Hysteretic model for steel energy dissipation devices and evaluation of a minimal-damage seismic design approach for steel buildings
Karavasilis, Theodore L., Kerawala, Sanaya and Hale, Emma. (2012) Hysteretic model for steel energy dissipation devices and evaluation of a minimal-damage seismic design approach for steel buildings. Journal of Constructional Steel Research, Vol.70 . pp. 358-367. ISSN 0143-974XFull text not available from this repository.
Official URL: http://dx.doi.org/10.1016/j.jcsr.2011.10.010
This paper evaluates an alternative seismic design approach for steel structures that concentrates damage in easy-to-replace steel energy dissipation devices and protects the main structural members from yielding with capacity design rules. This approach can reduce damage repair costs and downtime, and, can be further enhanced by using rate-dependent dampers in parallel to steel devices to achieve drift reduction and protection of drift-sensitive non-structural elements. A model for steel energy dissipation devices is proposed and calibrated against experimental results. In particular, the Bouc-Wen model is modified to capture the combined kinematic and isotropic hardening in the hysteresis of steel devices. The model is found able to accurately predict the experimentally obtained hysteresis and is implemented in the OpenSees software for use in seismic response analysis. A simplified seismic design procedure is proposed and used to design a prototype steel building equipped with steel devices and viscous dampers according to explicitly defined minimal-damage performance objectives. Seismic analyses results indicate the accuracy of the design procedure and confirm that the building is able to achieve immediate occupancy under the design seismic action and rapid return to occupancy under the maximum considered seismic action. The same building is designed as a conventional steel MRF according to EC8. Results of seismic analyses show that repair of damage in the main structural members of the conventional MRF may not be financially viable in the aftermath of the design and maximum considered earthquakes.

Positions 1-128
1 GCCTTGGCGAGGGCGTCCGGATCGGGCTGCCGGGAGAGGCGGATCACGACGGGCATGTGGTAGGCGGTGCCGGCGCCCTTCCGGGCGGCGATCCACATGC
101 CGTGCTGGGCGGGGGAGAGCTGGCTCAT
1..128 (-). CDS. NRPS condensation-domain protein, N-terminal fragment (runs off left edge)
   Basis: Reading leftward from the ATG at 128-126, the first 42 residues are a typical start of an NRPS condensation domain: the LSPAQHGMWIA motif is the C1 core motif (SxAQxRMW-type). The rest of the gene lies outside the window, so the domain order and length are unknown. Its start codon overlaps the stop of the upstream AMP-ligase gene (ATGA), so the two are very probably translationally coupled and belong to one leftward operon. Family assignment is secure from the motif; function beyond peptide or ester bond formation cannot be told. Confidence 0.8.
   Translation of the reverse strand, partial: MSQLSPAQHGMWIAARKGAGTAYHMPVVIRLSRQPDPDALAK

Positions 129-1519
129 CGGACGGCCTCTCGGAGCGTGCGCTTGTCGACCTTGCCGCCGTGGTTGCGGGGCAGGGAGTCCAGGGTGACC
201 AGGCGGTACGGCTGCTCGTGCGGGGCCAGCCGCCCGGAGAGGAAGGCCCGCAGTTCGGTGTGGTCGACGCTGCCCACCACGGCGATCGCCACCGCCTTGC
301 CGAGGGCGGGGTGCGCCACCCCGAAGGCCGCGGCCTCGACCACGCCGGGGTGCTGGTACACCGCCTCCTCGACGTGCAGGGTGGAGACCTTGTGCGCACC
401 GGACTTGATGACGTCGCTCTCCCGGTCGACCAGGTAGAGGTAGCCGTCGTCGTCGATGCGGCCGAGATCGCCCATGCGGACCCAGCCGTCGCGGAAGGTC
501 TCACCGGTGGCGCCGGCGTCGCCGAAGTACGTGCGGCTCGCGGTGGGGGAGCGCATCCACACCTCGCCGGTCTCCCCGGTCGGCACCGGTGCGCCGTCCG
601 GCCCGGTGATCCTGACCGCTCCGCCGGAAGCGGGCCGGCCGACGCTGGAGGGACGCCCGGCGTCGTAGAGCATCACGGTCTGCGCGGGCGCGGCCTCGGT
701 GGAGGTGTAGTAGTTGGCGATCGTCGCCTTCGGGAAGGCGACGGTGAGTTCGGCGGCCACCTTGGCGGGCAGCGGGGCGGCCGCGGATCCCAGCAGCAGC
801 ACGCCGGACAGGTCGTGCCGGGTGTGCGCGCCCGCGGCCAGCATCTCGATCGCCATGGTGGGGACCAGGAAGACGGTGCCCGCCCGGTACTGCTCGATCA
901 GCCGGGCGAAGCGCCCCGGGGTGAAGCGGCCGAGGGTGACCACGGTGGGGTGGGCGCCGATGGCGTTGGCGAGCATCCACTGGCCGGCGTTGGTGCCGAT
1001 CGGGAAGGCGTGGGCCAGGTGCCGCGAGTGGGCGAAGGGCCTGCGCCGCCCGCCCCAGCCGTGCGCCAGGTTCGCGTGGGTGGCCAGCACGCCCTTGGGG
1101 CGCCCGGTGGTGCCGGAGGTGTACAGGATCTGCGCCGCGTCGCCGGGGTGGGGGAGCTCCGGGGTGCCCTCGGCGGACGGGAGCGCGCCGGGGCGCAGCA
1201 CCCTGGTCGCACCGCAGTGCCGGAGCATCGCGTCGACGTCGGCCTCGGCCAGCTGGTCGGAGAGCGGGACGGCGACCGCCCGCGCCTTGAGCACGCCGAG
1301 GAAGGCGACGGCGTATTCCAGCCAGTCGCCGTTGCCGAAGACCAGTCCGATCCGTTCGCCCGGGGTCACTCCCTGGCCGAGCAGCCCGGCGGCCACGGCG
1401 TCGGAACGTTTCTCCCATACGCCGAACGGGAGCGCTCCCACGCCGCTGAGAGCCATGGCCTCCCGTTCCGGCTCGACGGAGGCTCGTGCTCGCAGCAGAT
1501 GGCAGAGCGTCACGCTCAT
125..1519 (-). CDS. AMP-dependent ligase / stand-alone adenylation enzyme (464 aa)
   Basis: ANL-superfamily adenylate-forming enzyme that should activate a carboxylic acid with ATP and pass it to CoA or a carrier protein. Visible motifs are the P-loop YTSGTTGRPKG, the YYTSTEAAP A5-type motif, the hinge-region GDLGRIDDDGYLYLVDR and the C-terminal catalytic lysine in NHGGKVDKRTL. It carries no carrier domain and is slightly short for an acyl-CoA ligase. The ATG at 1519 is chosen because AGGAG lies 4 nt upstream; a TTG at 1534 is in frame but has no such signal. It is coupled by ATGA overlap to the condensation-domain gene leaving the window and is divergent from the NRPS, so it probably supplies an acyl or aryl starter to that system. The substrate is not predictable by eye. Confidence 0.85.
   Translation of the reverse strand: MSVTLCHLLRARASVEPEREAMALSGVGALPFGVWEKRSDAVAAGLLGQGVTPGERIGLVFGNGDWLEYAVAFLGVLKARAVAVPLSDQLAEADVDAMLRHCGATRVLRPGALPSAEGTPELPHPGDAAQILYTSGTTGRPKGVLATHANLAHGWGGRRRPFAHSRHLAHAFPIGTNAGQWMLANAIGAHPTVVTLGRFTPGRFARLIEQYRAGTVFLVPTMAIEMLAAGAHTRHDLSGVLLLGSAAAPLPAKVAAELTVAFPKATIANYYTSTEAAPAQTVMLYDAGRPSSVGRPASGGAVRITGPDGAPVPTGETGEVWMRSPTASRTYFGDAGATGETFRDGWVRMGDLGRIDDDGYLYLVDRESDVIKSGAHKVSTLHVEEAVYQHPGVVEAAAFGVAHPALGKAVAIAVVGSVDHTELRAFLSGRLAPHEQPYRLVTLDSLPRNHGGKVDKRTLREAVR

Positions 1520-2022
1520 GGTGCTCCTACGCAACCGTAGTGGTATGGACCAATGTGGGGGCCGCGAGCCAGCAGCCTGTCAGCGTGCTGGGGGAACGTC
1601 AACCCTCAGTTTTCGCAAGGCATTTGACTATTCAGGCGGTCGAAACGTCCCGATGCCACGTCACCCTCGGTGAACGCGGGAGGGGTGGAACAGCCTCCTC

|Item Type:||Journal Article|
|Subjects:||T Technology > TA Engineering (General). Civil engineering (General)
T Technology > TJ Mechanical engineering and machinery
|Divisions:||Faculty of Science > Engineering|
|Journal or Publication Title:||Journal of Constructional Steel Research|
|Number of Pages:||10|
|Page Range:||pp. 358-367|
|Access rights to Published version:||Restricted or Subscription Access|
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